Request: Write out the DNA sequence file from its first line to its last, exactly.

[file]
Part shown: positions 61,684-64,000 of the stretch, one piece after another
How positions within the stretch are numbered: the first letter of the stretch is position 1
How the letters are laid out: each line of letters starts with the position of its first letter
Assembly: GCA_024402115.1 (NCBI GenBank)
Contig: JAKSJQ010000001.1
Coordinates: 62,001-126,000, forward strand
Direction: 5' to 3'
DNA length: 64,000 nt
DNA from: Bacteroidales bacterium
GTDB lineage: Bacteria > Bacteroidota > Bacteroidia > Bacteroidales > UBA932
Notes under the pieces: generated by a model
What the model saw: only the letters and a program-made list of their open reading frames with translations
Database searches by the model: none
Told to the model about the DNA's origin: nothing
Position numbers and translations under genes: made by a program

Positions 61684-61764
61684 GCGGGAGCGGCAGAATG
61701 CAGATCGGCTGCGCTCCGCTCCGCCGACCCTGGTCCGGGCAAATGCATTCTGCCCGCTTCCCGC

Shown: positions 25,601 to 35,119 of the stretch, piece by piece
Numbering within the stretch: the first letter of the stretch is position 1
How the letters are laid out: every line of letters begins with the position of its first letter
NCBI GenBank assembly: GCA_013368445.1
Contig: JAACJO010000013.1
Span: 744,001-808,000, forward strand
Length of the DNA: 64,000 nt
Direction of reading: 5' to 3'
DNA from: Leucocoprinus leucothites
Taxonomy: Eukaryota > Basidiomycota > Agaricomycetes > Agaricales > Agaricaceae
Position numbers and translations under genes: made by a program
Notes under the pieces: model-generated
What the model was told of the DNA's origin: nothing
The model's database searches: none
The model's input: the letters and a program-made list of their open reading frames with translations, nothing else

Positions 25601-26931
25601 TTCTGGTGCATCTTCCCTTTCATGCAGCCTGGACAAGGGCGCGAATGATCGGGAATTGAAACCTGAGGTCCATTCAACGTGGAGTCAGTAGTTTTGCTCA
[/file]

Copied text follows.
Part shown: positions 61,684-64,000 of the stretch, one piece after another
How positions within the stretch are numbered: the first letter of the stretch is position 1
How the letters are laid out: each line of letters starts with the position of its first letter
Assembly: GCA_024402115.1 (NCBI GenBank)
Contig: JAKSJQ010000001.1
Coordinates: 62,001-126,000, forward strand
Direction: 5' to 3'
DNA length: 64,000 nt
DNA from: Bacteroidales bacterium
GTDB lineage: Bacteria > Bacteroidota > Bacteroidia > Bacteroidales > UBA932
Notes under the pieces: generated by a model
What the model saw: only the letters and a program-made list of their open reading frames with translations
Database searches by the model: none
Told to the model about the DNA's origin: nothing
Position numbers and translations under genes: made by a program

Positions 61684-61764
61684 GCGGGAGCGGCAGAATG
61701 CAGATCGGCTGCGCTCCGCTCCGCCGACCCTGGTCCGGGCAAATGCATTCTGCCCGCTTCCCGC

Shown: positions 25,601 to 35,119 of the stretch, piece by piece
Numbering within the stretch: the first letter of the stretch is position 1
How the letters are laid out: every line of letters begins with the position of its first letter
NCBI GenBank assembly: GCA_013368445.1
Contig: JAACJO010000013.1
Span: 744,001-808,000, forward strand
Length of the DNA: 64,000 nt
Direction of reading: 5' to 3'
DNA from: Leucocoprinus leucothites
Taxonomy: Eukaryota > Basidiomycota > Agaricomycetes > Agaricales > Agaricaceae
Position numbers and translations under genes: made by a program
Notes under the pieces: model-generated
What the model was told of the DNA's origin: nothing
The model's database searches: none
The model's input: the letters and a program-made list of their open reading frames with translations, nothing else

Positions 25601-26931
25601 TTCTGGTGCATCTTCCCTTTCATGCAGCCTGGACAAGGGCGCGAATGATCGGGAATTGAAACCTGAGGTCCATTCAACGTGGAGTCAGTAGTTTTGCTCA